Cocoons of dying stars could explain fast blue optical transients

(ORDO NEWS) — Since they were discovered in 2018, fast blue optical transients (FOTSs) have completely surprised and baffled observers and theoretical astrophysicists alike.

So hot that they glow blue, these mysterious objects are the brightest known optical phenomenon in the universe. But so far only a few such objects have been discovered, the origin of the BGOP remains elusive.

A group of astrophysicists at Northwestern University have come up with a bold new explanation for these curious anomalies.

Using the new model, astrophysicists believe that BHOPs may result from actively cooling cocoons that surround jets launched by dying stars. This is the first astrophysical model that is in full agreement with all the observations related to the BGOP.

When a massive star collapses, it can eject streams of debris at close to the speed of light. These streams, or jets, collide with the collapsing layers of the dying star, forming a “cocoon” around the jet.

The new model shows that as the jet pushes the cocoon outward – away from the core of the collapsing star – it cools, releasing heat in the form of the observed BHOP radiation.

“The jet originates deep inside the star and then works its way out to get out,” says Ore Gottlieb of Northwestern University, who led the study. “As the jet moves through the star, it forms an extended structure known as a cocoon.

The cocoon envelops the jet, and it continues to do so even after the jet leaves the star, this cocoon leaves it with the jet. When we calculated, how much energy the cocoon has, it turned out that it is as powerful as BGOP.”

Gottlieb is a Rothschild Fellow at the Northwestern Center for Interdisciplinary Research in Astrophysics (CIERA). He co-wrote the paper with CIERA member Sasha Shchekovskaya, assistant professor of physics and astronomy at the Weinberg College of Arts and Sciences, Northwestern University.

The hydrogen problem

of BHOP is a type of cosmic explosions originally detected in the optical wavelength range. As their name suggests, transients disappear almost as quickly as they appear. GBOPs reach their peak brightness within a few days and then fade rapidly – much faster than standard supernovae grow and decay.

Since discovering the BGOP just four years ago, astrophysicists have wondered if these mysterious events are related to another class of transient phenomena, gamma ray bursts (GRBs).

The strongest and brightest explosions in all wavelengths, GRBs are also associated with dying stars. When a massive star runs out of fuel and collapses into a black hole, it launches jets that produce a massive burst of gamma rays.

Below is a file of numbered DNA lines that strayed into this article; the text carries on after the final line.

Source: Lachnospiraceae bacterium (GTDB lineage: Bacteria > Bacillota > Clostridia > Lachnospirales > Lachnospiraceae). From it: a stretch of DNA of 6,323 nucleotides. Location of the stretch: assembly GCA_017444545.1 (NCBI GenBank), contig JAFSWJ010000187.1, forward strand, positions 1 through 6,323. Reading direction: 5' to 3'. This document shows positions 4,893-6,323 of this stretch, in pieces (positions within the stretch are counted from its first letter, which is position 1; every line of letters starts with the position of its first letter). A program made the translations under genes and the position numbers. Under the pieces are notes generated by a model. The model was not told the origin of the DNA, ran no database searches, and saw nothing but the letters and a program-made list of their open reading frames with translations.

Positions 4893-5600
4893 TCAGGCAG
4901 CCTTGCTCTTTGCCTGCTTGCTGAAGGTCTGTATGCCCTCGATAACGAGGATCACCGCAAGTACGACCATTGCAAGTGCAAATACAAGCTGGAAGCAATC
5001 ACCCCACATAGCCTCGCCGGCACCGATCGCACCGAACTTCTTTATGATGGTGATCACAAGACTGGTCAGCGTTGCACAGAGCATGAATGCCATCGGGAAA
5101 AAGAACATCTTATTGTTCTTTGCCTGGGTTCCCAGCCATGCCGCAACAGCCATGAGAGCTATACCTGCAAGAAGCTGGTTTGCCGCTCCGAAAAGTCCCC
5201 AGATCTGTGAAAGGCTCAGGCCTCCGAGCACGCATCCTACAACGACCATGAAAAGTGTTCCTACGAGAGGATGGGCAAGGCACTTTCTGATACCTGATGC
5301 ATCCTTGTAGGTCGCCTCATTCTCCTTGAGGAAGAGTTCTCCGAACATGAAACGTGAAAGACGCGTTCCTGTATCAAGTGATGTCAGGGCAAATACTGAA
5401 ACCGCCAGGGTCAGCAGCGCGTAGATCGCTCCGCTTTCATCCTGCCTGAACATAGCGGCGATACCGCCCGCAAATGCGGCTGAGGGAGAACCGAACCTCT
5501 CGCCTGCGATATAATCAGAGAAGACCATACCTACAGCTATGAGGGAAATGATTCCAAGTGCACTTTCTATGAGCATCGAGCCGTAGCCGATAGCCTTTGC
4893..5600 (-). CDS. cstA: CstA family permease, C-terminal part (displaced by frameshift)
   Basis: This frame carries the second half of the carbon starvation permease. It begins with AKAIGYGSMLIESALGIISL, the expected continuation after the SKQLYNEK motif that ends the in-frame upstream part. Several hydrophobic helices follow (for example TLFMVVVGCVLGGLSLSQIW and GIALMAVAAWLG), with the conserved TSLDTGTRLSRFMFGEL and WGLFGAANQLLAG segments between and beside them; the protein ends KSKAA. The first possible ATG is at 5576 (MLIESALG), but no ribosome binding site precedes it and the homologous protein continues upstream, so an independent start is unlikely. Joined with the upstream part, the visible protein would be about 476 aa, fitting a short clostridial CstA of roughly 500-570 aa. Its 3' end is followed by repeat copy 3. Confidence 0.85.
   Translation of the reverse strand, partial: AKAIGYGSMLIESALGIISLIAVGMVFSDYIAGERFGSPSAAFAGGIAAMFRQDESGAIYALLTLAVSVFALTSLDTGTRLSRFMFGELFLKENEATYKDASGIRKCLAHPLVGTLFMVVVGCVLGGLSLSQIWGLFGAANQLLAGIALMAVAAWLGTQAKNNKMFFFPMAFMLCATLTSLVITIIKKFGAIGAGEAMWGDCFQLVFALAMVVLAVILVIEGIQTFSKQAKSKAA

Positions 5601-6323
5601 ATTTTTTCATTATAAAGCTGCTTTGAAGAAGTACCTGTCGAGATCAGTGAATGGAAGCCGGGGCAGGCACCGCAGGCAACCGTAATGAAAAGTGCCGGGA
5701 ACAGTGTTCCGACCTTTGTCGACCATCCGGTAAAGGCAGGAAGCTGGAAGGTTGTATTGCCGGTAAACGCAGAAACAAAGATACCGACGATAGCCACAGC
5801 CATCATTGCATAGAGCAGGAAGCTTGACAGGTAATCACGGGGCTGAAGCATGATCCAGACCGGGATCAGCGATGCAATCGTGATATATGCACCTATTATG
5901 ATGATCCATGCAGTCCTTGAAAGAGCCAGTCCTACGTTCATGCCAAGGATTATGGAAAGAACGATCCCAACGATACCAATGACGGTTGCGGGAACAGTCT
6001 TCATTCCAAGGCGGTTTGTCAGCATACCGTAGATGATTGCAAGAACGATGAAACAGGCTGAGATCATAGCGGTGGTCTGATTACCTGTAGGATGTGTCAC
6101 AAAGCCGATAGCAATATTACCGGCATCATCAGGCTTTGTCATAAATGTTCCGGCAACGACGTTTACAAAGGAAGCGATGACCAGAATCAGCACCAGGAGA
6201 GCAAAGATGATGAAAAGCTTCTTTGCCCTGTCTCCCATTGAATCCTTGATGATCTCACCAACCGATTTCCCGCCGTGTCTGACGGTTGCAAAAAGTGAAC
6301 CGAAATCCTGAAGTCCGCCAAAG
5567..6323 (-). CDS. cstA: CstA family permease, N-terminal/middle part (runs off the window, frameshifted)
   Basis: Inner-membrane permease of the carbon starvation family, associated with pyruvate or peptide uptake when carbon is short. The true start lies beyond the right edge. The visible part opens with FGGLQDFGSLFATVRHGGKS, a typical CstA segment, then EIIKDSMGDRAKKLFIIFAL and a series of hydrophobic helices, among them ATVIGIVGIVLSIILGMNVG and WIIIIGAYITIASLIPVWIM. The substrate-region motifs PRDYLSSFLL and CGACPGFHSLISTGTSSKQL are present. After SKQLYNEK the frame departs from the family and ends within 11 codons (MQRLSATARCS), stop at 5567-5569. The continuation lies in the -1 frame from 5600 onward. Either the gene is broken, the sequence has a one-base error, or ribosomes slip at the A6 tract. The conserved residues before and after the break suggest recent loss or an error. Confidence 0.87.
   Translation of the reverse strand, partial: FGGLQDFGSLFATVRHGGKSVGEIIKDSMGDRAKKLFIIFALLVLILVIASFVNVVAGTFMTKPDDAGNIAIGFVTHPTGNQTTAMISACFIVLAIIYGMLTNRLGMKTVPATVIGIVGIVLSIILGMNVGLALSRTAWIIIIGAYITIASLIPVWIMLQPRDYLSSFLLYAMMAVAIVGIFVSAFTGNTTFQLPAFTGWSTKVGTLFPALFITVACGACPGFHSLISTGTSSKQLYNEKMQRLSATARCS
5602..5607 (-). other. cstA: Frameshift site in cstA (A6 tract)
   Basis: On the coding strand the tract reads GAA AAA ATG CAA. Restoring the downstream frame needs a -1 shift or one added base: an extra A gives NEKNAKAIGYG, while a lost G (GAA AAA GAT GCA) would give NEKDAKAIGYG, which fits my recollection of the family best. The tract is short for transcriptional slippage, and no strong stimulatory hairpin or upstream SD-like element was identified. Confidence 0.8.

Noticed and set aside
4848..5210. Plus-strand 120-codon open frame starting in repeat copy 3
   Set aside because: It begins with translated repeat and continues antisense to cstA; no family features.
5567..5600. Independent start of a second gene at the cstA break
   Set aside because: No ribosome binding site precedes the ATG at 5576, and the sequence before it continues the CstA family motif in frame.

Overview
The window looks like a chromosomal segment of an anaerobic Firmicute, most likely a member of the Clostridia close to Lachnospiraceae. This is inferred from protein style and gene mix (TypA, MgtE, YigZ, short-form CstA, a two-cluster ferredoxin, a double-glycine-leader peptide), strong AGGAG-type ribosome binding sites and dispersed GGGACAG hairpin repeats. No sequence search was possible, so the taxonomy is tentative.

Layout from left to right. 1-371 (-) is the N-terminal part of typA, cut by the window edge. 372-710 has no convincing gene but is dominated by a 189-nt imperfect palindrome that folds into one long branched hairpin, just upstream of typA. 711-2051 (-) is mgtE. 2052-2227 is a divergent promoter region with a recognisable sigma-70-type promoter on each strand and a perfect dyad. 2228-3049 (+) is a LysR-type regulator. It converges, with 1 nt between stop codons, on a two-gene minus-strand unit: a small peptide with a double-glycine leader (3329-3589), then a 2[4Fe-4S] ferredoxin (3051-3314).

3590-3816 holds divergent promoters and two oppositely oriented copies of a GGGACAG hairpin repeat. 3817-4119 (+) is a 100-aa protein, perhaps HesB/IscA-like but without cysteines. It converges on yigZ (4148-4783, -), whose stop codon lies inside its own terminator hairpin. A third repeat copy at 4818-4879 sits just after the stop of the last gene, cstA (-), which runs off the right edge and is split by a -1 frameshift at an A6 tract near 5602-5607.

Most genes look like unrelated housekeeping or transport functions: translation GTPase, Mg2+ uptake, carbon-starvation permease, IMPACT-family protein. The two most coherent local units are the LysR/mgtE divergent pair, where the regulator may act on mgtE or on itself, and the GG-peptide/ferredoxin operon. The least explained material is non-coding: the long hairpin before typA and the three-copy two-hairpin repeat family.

“The reason we think that GRB and BGOP could be related is that they are both very fast – moving at close to the speed of light, and both have an asymmetric shape, breaking the star’s spherical shape,” Gottlieb said. . “But there’s a problem.

The stars that make GRBs don’t have enough hydrogen. We don’t see any signs of hydrogen in GRBs, while in GBOP we see hydrogen everywhere. So it can’t be the same thing.”

Using their new model, Gottlieb and his coauthors believe they may have found the answer to this problem. Hydrogen-rich stars tend to contain hydrogen in their outer layer – too thick for the jet to penetrate.

“In principle, the star would be too massive for the jet to pierce through it,” Gottlieb said. Therefore, the jet will never exit the star, and that is why it will not be able to produce GRB.

However, in such stars, the dying jet transfers all its energy to the cocoon, which is the only component capable of leaving the star. The cocoon will emit BHOP emissions, which will include hydrogen. This is another area where our model is in complete agreement with all of the BGOP observations.”

Putting the picture together

Although GOFs glow brightly in the optical wavelength range, they also emit radio waves and X-rays. Gottlieb’s model explains this as well.

When the cocoon interacts with the dense gas surrounding the star, this interaction heats up the stellar material, resulting in radio emission.

And when the cocoon expands far enough from the black hole (formed from a collapsed star), X-rays can seep out of the black hole. X-rays combine with radio and optical light to form a complete picture of the BGOP event.

While Gottlieb is encouraged by his team’s results, he says more observations and more models need to be made before we can finally understand the mysterious origins of BGOP.

“This is a new class of transients and we know so little about them,” Gottlieb said. “We need to detect more of them earlier in evolution before we can fully understand these explosions. But our model is able to draw a line between supernovae, GRBs and GBOP, which I think is very elegant.”

“This study paves the way for more advanced BHOP simulations. This next-generation model will allow us to directly relate the physics of the central black hole to observable objects, allowing us to uncover the hidden physics of the BHOP central engine.”

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